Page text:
Plavix Saves Lives From Severe Heart Attacks

Adding the blood thinner Plavix (search) to standard heart attack treatments could cut deaths from severe heart attacks by more than a third.

“There will be about a million heart attacks in the U.S. this year and about a third of them will be this type of severe heart attack; that’s about more than 300,000 heart attacks,” says researcher Marc S. Sabatine, MD, MPH, of Harvard Medical School.

Doctors refer to these severe heart attacks with the term “ST-elevation (search)” due to specific changes that are seen on a heart monitor. These heart attacks occur when blood flow to the heart is severely reduced.

Severe heart attack treatment usually includes clot busting drugs and aspirin. But Harvard researchers say adding Plavix, a potent blood thinner (search), cuts deaths and second heart attacks by 36 percent compared with standard heart attack treatment.

In the study, patients who took Plavix as part of their heart attack treatment were also 20 percent less likely to need heart bypass surgery. The study was funded by Plavix makers Sanofi-Aventis and Bristol-Myers Squibb.

Sabatine says Plavix, which is already standard treatment for people who have blocked arteries opened by steel mesh tubes called stents, works with aspirin to keep blood clots from forming in blood vessels. “It keeps the vessels open,” he says.

'Good Treatment for Heart Attack'

“This is a major finding,” Robert Bonow, MD, chief of cardiology at Northwestern University's Feinberg School of Medicine, tells WebMD. “This is likely to have a major impact.”

Christopher P. Cannon, MD, associate professor of medicine at Harvard Medical School and a co-researcher of the study, tells WebMD that “we are 99.99 percent sure that this is a good treatment for heart attack.”

Sidney Smith, MD, director of the Center for Cardiovascular Science and Medicine at the University of North Carolina in Chapel Hill, tells WebMD that the findings are “the missing link.”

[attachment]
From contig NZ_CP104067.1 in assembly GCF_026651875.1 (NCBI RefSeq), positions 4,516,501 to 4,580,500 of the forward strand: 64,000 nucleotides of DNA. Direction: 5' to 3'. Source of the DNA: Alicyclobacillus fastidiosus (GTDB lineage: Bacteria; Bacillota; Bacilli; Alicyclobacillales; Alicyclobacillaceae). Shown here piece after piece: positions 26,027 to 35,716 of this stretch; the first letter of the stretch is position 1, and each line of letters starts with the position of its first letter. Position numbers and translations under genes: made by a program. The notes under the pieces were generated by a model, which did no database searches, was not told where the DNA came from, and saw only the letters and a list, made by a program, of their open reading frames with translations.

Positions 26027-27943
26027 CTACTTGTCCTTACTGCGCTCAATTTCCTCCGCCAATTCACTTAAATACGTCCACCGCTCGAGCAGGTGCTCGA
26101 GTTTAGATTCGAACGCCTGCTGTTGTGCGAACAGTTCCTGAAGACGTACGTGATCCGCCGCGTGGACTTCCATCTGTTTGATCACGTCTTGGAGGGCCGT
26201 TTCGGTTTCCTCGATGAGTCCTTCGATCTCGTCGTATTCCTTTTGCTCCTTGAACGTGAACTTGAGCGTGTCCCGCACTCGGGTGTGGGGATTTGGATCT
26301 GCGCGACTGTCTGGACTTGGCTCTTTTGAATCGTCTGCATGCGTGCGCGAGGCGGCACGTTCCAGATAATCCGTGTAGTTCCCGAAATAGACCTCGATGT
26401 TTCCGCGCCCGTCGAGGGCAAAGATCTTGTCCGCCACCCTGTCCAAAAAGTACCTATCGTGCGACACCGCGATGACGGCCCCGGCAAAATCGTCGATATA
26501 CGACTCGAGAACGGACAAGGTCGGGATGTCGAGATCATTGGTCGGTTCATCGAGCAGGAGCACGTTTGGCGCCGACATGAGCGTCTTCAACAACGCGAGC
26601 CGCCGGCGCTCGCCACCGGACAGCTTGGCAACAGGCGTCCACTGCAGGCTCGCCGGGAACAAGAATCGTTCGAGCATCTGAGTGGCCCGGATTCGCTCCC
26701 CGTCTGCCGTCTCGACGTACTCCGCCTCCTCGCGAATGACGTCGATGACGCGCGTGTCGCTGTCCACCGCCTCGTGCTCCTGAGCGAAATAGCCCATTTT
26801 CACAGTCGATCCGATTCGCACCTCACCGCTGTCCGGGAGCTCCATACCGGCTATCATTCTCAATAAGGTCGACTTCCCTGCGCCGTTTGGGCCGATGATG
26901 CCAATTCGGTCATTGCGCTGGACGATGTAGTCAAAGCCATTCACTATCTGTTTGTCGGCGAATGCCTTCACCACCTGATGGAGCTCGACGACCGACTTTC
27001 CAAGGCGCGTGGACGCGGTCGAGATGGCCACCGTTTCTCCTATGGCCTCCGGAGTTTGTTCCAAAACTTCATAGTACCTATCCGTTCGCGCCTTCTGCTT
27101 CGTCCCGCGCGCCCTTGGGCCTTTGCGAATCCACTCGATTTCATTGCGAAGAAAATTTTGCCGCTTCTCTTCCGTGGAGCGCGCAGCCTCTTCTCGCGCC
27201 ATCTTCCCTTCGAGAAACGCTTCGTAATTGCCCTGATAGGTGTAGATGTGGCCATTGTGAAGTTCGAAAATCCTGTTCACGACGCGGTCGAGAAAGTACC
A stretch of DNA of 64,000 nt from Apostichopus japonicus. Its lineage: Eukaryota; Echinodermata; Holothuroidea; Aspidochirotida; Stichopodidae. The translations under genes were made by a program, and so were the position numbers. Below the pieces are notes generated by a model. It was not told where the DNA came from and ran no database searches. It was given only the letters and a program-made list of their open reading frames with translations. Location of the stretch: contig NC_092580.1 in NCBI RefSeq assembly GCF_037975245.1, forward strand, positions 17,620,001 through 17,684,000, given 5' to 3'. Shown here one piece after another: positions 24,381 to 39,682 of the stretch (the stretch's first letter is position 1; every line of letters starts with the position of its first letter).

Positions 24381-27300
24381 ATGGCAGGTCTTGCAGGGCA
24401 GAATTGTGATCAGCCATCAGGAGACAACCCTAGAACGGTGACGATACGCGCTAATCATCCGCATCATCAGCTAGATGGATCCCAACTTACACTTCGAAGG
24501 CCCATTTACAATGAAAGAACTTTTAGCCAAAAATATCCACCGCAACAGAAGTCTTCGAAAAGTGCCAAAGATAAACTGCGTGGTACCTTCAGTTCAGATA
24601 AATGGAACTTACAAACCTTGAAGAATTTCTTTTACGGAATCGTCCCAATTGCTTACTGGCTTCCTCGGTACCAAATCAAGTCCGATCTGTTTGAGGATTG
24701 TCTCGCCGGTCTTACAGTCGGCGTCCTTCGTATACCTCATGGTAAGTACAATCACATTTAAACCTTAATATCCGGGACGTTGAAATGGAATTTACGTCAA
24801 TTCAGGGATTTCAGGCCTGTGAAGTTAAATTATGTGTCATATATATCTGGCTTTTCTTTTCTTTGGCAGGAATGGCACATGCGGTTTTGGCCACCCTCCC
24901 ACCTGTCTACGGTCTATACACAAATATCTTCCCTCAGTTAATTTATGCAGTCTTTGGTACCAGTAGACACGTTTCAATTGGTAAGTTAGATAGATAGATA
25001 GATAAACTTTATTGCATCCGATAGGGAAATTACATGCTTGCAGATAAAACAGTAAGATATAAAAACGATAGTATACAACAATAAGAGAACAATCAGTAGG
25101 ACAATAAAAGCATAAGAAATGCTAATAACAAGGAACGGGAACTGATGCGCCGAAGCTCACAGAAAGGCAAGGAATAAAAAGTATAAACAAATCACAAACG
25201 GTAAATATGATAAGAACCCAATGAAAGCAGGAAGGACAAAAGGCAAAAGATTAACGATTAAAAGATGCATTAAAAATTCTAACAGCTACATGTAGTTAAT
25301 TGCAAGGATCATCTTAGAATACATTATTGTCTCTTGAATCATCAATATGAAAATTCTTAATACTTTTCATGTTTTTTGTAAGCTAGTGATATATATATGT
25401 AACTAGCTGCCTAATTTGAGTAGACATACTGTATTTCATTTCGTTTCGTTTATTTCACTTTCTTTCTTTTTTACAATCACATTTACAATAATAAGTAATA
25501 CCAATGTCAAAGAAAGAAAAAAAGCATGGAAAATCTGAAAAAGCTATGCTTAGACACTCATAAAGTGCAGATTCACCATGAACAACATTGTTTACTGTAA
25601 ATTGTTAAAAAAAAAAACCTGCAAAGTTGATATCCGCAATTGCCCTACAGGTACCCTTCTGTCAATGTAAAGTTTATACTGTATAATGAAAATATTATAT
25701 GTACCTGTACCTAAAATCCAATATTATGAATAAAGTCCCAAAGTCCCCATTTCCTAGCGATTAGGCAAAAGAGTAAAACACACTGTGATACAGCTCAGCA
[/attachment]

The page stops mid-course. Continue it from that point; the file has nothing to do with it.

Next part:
"We knew that Plavix worked in mild heart attacks, but we were waiting to see if it would work the same in [more severe heart attacks] -- and it does," he says.

Sabatine tells WebMD that the best way to open a completely blocked artery is to immediately perform a balloon angioplasty. That approach is only available in about 25 percent to 30 percent of U.S. hospitals. “So most heart attacks are treated with medical therapy,” he says.

Results of the 3,500-patient study were reported at the American College of Cardiology 2005 Scientific Sessions. The study was also published online by The New England Journal of Medicine.

In the study, about half the patients were given clot busting treatment plus aspirin and Plavix. The other half received clot busters, aspirin, and a placebo. Patients who took Plavix were initially given 300 mg of Plavix, followed by 75 mg daily for eight days or hospital discharge, whichever came first.

Because Plavix is a potent blood thinner, there was some concern that giving aspirin and Plavix together could increase risk of serious bleeding -- including bleeding in the brain.

Sabatine says, however, that major bleeding did not occur any more frequently in the patients taking Plavix.

By Peggy Peck, reviewed by Michael W. Smith, MD

SOURCE: American College of Cardiology 2005 Scientific Session, Orlando, Fla., March 6-9, 2005. The New England Journal of Medicine, 2005; vol 352. Marc S. Sabatine, MD, MPH, Harvard Medical School, Boston. Robert Bonow, MD, Feinberg School of Medicine, Northwestern University, Chicago. Christopher P. Cannon, MD, associate professor of medicine, Harvard Medical School, Boston. Sidney Smith MD, University of North Carolina, Chapel Hill.